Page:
By Brittany Hodgson
On January 14, 2020, California Senators introduced two bills, both sponsored by the Kennedy Forum and Steinberg Institute, aimed at improving patient access to mental health and substance use disorder treatment:
SB 854 (Beall), as introduced, would add section 10144.42 to the Insurance Code to require that an insurance plan providing prescription drugs for the treatment of substance use disorders place all prescription medications approved by the United States Food and Drug Administration (FDA) on the lowest cost-sharing tier of the drug formulary developed and maintained by the plan. Under the bill, insurers would be prohibited from (1) imposing any prior authorization requirements on any FDA-approved prescription medication for the treatment of substance use disorders, or on any behavioral, cognitive, or mental health services prescribed in conjunction with that medication for the purpose of treating a substance use disorder; (2) imposing requirements that the insured receive coverage at an outpatient facility; (3) imposing any requirement related to an insured’s prior success or failure with substance use disorder treatment; (4) imposing any step therapy (protocol or program that establishes the specific sequence that prescription drugs for a medical condition) requirements before authorizing coverage for a prescription medication approved by the FDA for the treatment of substance use disorders; or (5) excluding coverage for any prescription medication approved by the FDA for the treatment of substance use disorders and any associated counseling on the grounds that those medications and services were court-ordered. According to the author, “Mental health parity is an empty promise if people struggling with addiction can’t get effective treatment.”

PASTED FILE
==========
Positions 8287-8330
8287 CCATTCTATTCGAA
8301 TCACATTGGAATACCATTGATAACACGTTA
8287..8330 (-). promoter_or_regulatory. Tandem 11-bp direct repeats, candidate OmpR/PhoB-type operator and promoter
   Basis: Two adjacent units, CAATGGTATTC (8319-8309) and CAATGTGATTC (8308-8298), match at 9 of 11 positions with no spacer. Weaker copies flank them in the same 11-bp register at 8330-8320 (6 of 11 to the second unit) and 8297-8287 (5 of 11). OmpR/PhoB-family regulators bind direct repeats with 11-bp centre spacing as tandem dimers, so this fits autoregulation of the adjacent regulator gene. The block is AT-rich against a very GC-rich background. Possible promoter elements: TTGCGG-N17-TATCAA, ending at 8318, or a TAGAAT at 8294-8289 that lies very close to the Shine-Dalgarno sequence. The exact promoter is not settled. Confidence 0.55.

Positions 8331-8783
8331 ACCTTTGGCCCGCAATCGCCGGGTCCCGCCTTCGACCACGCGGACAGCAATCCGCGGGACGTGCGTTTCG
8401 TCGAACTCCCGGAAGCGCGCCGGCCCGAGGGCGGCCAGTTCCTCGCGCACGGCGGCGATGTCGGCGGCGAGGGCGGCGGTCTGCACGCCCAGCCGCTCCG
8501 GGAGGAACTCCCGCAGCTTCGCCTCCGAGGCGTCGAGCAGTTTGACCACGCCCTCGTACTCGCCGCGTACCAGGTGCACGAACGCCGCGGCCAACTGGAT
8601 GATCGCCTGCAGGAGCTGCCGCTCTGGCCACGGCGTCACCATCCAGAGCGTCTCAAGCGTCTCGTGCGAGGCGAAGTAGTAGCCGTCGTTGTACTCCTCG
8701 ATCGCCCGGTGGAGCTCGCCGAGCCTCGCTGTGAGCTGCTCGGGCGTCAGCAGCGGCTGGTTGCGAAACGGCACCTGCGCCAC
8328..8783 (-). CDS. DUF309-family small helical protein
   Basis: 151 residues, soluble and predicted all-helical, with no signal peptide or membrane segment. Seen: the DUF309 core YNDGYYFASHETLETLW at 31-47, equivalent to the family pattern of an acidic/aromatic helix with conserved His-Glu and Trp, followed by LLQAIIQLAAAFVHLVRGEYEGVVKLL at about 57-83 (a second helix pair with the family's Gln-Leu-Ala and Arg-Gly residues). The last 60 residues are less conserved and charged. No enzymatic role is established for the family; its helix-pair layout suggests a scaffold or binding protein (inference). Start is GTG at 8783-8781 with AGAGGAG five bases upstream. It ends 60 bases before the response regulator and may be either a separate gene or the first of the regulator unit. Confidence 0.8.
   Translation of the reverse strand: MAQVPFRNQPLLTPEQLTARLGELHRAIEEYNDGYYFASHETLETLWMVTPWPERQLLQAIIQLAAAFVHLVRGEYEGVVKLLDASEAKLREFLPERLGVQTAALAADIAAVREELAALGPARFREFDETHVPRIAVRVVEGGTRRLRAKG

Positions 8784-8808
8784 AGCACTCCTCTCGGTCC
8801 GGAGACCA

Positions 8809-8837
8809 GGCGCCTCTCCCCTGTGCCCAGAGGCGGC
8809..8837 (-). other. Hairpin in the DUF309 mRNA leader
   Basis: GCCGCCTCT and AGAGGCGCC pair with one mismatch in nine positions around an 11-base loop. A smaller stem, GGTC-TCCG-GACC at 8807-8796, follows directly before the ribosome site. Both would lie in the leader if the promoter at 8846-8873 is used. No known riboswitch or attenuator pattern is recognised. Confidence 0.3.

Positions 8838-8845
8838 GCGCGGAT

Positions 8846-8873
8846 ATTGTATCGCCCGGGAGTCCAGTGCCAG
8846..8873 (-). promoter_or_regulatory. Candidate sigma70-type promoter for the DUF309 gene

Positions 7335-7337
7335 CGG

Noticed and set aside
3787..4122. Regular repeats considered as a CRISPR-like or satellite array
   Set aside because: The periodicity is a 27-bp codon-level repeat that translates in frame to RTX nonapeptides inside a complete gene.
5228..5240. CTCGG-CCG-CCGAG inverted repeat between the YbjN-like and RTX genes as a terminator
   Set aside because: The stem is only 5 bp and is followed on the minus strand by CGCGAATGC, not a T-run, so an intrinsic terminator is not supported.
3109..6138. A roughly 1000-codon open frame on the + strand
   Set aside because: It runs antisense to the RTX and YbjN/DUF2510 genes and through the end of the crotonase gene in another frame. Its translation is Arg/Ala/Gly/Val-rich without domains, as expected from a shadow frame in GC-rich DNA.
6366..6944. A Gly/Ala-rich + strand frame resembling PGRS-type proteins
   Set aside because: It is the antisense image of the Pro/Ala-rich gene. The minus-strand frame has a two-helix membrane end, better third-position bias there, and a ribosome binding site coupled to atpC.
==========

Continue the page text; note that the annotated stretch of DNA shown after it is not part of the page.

SB 855 (Wiener), as introduced, would repeal and add section 10144.5 to the Insurance Code to require that every health insurance policy issued, amended, or renewed after January 1, 2021, provide coverage for the diagnosis and “medically necessary” treatment of mental health and substance use disorders. The bill would define “medically necessary” treatment of a disorder as a covered service that is recommended by the patient’s treatment provider and furnished in the manner and setting that can most effectively and comprehensively address the patient’s conditions. The bill would further specify that the t necessary treatment must be provided in sufficient amount, duration, and scope to (1) prevent, diagnose, or treat a disorder, (2) minimize the progression of a disorder or its symptoms, (3) achieve age-appropriate growth and development, (4) minimize the progression of disability, or (4) attain, maintain, regain, or maximize full functional capacity. A health insurer shall not limit benefits or coverage for chronic or pervasive mental health and substance use disorders to short-term or acute treatment.
The authors and advocates for these bills say that existing law does not do enough to ensure Californians get timely and comprehensive care for mental health conditions. In a press release, Senator Wiener said, “SB 855 is a big step toward ensuring that in California, mental health is taken as seriously as physical health. We must de-stigmatize mental health and substance use disorders and help people get the care they need. It’s time for insurance companies to fully cover this essential treatment.”
Both bills are currently pending in the Senate Health Committee and are scheduled for hearing on April 15, 2020. To comment, register on the legislature’s website, and submit your comments to the authors.